Shiny chrome is what makes the old car movement so special – but what do you do when your trim starts to lose its sparkle and let the side down? Here are some of the options…
For some, the amount of chrome on a car determines its status in the classic car world. Too much looks tacky though, which is why we reckon Volkswagen got it just right with its cars. Not that it considered bits of trim always had to be given a mirror finish – who remembers the sporty looking Jeans Beetle with its black anodised bumpers, black headlamp surrounds and black external body stainless trim?
But what do you do when the chrome on your chrome starts to show its age, pits or flakes?
The easiest option is to fit a gleaming new replacement part, and here there’s a few different options. For a real top end look, choose what we call ‘Best Chrome’. These are new parts that have been rechromed to the equivalent quality VW would have attained in the factory. You can check out our US spec Beetle bumpers here. They might cost a bit more, but they last. If your budget won’t stretch quite as far, or if you only use your car on high days and holidays, then we supply ‘Sunny Climate Chrome’. To give you an idea on price, you can see the same part here. These look like the originals but the chrome isn’t up to the Best Chrome standards, and won’t last as long in our cruel British climate. Another alternative is stainless steel, either on its own, or with chrome plating on top. For comparison, the stainless version of the same Beetle bumper is here.
If there’s not a part available for your badly pitted chrome or you want to achieve total authenticity, then having your existing part professionally rechromed is another possibility. You deliver or post it off, and it comes back as good as new again. But there’s a painstaking process involved with rechroming – one that involves several different processes, skill and in some cases an awful lot of specialist elbow grease…
Here’s how it’s done
The first stage of the process usually involves electro-chemical stripping to remove the old plating and rust to get the part back to bare metal. If holes or serious pitting are revealed, these will then need to be repaired later on. A process called ‘linishing’ follows, using a linishing machine, dressed mops, abrasive wheels, hand sanders and abrasive papers to create a clean, flat surface. Holes and other pitting are then treated by welding or other metal fabrication before the surface preparation treatment is repeated all over again to make the surface totally smooth. Mopping is then carried out to create a shiny finish before the item is cleaned and checked prior to receiving its first copper coating.
Finishers either apply a heavy copper plating, which helps fill any small imperfections that remain, or an electroplated flash cooper plate – the latter of which, with its electrical charge, helps draw the nickel onto its surface. It’s this next coat of nickel which gives chrome its silver like appearance; the best finishes are usually achieved by applying two coats of nickel (duplex nickel plating). Finally, once the nickel is given a polish, a relatively thin layer of chrome is applied. This copper, nickel and chrome process is what is commonly referred to as ‘triple plate chrome’. The standard turnaround time for a specialist to work their magic is generally 3-4 weeks, although expect to wait a bit longer at peak times.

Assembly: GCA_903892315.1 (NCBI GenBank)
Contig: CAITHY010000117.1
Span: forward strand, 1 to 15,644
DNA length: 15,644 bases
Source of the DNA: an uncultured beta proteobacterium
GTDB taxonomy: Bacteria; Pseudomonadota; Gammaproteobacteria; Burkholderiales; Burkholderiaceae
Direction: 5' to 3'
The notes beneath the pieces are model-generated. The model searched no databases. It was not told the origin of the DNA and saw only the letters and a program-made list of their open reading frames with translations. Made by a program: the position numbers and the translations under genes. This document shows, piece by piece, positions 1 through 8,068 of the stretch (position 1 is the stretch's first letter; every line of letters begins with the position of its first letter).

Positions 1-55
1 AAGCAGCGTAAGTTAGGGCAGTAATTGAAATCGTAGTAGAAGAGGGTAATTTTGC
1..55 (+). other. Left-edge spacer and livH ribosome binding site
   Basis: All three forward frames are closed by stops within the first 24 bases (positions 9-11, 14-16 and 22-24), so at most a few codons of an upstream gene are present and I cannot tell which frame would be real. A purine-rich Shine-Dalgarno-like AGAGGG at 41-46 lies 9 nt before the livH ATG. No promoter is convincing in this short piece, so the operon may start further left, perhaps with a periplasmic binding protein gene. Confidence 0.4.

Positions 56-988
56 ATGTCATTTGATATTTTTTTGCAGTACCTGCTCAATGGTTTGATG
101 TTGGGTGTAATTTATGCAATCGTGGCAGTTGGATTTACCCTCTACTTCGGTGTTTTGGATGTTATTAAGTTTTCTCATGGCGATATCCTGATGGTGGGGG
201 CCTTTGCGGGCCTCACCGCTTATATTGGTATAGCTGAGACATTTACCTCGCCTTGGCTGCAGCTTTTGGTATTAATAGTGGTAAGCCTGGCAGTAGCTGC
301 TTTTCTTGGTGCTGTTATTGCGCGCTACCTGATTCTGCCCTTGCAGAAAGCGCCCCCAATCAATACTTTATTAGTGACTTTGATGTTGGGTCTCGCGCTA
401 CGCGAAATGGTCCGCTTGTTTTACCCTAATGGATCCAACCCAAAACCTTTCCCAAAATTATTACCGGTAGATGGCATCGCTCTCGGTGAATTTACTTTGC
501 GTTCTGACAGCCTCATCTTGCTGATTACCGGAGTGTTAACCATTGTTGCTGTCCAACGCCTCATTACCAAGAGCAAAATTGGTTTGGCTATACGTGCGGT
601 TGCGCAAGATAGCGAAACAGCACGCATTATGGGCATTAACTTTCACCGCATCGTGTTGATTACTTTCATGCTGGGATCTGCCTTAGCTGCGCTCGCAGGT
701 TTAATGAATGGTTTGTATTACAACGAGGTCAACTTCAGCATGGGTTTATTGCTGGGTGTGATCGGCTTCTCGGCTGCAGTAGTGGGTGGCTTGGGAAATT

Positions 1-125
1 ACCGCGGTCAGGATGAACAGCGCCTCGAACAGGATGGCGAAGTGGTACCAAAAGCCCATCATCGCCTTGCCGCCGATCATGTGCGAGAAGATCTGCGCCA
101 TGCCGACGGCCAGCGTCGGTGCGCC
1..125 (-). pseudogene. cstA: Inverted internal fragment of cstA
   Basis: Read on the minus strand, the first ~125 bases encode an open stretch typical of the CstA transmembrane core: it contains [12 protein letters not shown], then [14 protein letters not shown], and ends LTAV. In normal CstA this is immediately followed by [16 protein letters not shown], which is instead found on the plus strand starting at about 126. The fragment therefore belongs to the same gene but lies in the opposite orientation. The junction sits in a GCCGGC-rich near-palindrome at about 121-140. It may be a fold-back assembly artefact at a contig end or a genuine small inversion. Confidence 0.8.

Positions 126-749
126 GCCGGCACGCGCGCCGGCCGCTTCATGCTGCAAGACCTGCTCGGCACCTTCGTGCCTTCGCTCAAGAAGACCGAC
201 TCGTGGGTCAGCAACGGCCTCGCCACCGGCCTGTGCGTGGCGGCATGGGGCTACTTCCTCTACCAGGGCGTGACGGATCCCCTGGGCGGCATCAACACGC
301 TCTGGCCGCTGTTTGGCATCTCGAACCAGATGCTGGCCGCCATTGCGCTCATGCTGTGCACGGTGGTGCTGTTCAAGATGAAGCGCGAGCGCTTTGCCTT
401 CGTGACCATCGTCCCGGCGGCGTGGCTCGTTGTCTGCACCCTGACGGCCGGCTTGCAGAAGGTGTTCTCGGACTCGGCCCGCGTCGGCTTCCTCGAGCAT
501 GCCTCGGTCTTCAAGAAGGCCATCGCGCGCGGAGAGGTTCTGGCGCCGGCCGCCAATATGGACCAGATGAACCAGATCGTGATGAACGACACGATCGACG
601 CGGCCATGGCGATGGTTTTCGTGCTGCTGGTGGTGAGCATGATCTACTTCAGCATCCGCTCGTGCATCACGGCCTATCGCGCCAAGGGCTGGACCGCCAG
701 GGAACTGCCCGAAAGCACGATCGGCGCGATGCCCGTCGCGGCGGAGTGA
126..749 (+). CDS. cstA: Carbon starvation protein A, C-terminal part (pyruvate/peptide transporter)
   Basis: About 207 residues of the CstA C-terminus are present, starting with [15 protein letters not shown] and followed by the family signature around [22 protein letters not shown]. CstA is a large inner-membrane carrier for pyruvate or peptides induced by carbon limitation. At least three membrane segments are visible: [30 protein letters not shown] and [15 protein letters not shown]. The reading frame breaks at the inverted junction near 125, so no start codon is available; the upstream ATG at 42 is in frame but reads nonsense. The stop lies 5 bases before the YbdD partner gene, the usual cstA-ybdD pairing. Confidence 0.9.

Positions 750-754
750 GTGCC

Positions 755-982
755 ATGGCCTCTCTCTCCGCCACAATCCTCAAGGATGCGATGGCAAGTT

What will it cost?
Here’s the crunch. Getting a pitted chrome bumper will cost in the region of £300-£400 to have rechromed, while a door handle might be £40-£50 and a headlight surround £45-£50. Nickel plating a headlamp reflector will be roughly £45-£50.
The best rechroming specialists will be able to tackle most jobs, including bent, dented or damaged bumpers for example that need to be repaired before rechroming takes place. Some can even custom fabricate missing sections. Obviously you’ll need to get a quote before this is done. One thing most specialists aren’t keen on doing, though, are exhausts – the carbon can contaminate their equipment’s filtration – although straight through pipes fresh from a box shouldn’t be an issue, we imagine.
Losing their shine
The only fly in the ointment is that the chrome currently in use, hexavalent, is a carcinogen, which means there’s a risk of lung cancer to those involved in its use. It is on the list of substances banned under an EU law passed in 2006 and, according to some sources, could be outlawed completely as a decorative finish by 2019 at the latest. Its proposed replacement, trivalent chromium, however, hasn’t had the best of reviews from some specialists who have struggled to recreate the same blue-brightness of the existing chrome finish, likening it more to polished nickel. The specialists we spoke to didn’t know precisely when the new rules would come into play but they were already discussing their options. Could be that there will be a rush of interest from people wanting to get their rechroming done before hexavalent dissapears for good. Either way, because of the cost of converting to a different chemical process, a price rise is almost inevitable.
Look after it…
All the more reason, we’d say, to look after your chrome properly. Key is not to use any form of abrasive which will effectively scratch the surface of the chrome and reduce its reflective properties. Tempting as it might be then, wire wool is an absolute no-no. The best bet, once chrome has been washed with soapy water and dried, is to use a metal polish or chrome cleaner to get rid of any pitting or discolouration. A cheaper option, though, is to use some kitchen tin foil and a light oil or polish instead. Then, when you’ve cleaned it off you can seal in the shine and protect the surface with a wax or sealant.
The opinions expressed here are the personal opinions of the author and do not necessarily represent the views and opinions of VW Heritage